young minds matter
Like adults, many children might show stress through changes in their behaviour, such as through tantrums, often due to the inability to cope with multiple stressors such as lack of sleep, hunger, or multiple setbacks in a day.
Whether you are entering grade school, high school, college or university, this time of year can indeed bring conflicting emotions. You can start to positively impact your mental health right now, and every action you take to improve your mental health can positively impact your results (that includes your grades, your relationships and your overall sense of joy)!
When you teach your child "calm breathing," you are using a technique that works to slow down his/her breathing, combating upset, stressed and anxious feelings. Teaching a child to use calm breathing to regulate their emotions is important because it shows them how to change their breathing to minimize the effects of their emotions.
There are places in a child's life where choice is minimal. However, that is true at any time in life. Choices, power and control are all elements of possible confusion and frustration in a child's world.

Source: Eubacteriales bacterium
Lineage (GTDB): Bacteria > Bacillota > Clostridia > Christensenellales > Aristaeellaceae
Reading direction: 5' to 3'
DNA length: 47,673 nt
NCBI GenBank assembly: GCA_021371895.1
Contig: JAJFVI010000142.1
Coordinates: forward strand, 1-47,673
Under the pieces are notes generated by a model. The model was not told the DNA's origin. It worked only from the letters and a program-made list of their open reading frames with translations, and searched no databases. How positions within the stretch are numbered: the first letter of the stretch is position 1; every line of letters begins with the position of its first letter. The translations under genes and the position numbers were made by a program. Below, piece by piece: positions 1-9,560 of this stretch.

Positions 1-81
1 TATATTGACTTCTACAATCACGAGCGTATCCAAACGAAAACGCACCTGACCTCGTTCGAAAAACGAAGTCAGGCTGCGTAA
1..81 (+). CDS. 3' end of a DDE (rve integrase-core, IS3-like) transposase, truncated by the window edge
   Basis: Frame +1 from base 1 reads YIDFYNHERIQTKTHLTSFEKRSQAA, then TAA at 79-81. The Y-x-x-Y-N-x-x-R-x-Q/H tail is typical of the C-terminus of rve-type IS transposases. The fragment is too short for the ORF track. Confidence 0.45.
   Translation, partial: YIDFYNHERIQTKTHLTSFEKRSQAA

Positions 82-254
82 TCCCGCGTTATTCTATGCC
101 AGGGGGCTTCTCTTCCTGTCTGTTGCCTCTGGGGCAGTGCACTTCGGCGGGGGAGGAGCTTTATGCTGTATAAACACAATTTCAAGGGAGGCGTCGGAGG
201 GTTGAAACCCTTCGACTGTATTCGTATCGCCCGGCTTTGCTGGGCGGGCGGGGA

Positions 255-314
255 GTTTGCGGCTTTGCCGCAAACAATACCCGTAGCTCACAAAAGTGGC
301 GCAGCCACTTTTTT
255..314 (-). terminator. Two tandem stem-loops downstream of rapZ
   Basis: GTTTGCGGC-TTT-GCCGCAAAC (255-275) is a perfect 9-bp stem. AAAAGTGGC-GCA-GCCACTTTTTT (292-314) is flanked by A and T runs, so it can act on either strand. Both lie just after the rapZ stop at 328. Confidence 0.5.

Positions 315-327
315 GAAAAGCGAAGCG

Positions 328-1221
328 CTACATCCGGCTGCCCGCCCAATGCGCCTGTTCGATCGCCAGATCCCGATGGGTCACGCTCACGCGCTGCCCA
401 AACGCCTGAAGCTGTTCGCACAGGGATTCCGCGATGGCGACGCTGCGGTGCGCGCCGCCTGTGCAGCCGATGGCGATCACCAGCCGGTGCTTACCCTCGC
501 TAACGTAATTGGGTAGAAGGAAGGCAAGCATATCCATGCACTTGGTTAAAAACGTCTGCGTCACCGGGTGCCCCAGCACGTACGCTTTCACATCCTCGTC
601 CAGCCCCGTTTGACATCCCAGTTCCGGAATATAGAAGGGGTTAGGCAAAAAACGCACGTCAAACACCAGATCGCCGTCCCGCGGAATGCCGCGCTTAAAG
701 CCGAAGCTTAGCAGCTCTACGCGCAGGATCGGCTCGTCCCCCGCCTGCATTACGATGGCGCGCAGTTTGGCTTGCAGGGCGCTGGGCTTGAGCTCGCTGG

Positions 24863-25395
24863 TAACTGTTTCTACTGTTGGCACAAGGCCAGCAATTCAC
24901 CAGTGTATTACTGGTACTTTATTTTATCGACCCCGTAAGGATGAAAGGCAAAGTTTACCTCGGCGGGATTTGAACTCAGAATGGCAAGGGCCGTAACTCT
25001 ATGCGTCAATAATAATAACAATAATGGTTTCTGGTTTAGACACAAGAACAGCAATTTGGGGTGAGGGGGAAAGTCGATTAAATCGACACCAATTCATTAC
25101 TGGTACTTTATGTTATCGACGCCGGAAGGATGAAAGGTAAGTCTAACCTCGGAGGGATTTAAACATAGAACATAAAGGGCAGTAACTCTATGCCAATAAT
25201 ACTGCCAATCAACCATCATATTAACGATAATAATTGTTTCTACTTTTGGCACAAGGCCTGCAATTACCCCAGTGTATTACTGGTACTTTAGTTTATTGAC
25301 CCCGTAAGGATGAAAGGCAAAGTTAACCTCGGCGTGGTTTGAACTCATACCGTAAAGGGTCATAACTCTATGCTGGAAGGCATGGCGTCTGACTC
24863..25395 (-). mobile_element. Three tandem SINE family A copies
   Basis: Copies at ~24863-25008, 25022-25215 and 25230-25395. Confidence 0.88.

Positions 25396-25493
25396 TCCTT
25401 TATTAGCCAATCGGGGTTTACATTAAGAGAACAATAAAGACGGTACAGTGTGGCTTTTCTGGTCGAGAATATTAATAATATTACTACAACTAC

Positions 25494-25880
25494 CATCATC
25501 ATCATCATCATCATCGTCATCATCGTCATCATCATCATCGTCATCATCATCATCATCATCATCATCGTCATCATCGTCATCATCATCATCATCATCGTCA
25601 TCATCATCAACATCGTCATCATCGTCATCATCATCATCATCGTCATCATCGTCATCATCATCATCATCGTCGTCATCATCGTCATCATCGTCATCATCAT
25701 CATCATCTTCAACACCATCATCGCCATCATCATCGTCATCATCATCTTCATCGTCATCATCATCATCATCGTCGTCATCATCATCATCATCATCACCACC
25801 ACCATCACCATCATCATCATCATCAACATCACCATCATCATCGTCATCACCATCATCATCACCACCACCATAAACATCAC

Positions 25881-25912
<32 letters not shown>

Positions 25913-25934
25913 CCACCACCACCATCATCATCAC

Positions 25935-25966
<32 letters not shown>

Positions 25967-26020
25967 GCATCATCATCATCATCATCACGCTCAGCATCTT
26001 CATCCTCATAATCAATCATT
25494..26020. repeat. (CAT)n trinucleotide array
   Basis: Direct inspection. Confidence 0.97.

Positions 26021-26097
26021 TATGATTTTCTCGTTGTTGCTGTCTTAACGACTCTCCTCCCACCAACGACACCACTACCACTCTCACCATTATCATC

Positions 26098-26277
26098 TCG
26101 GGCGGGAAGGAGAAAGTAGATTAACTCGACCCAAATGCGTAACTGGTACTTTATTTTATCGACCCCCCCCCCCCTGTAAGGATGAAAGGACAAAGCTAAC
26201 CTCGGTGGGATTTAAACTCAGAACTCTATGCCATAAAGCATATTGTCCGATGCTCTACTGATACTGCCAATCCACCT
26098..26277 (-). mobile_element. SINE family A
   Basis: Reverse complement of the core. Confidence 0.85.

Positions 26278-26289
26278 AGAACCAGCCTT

In a teaching career that spanned 40 years, I knew that my students were going to learn, in varying degrees, the core subjects. Learning how to get along with others and get along with themselves was a universal lesson. Every student needed those skills no matter where their future took them.
When I read Kim John Payne's book, Simplicity Parenting one message leapt off the page. Normal personality quirks combined with the stress of "too much" can propel children into the realm of disorder. A child who is systematic may be pushed into obsessive behaviours. A dreamy child may lose the ability to focus.
The ability to imagine what another person would think or feel is referred to as the theory of mind. It is this that helps us realize that another person's mind is distinct from our own. When six-year olds point out physical flaws they are simply responding to their own curiosity. They have no idea that this might hurt people. To realize the impact of these observations would require the ability to be in someone else's head.
I have been to 14 funerals since turning 17 years old. Fourteen people who were friends, co-workers, crushes, debate partners, school mates and amazing members of the world's community. Fourteen people whose families and friends I sat next to at funeral services, whom I heard whisper "If I would have known," "How could I miss the signs?" and the awful "How could they do this to us?"
“Girls with ADHD are often missed and misdiagnosed right up to adulthood.”
"We have 10-year-old kids taking their lives. Something is terribly wrong."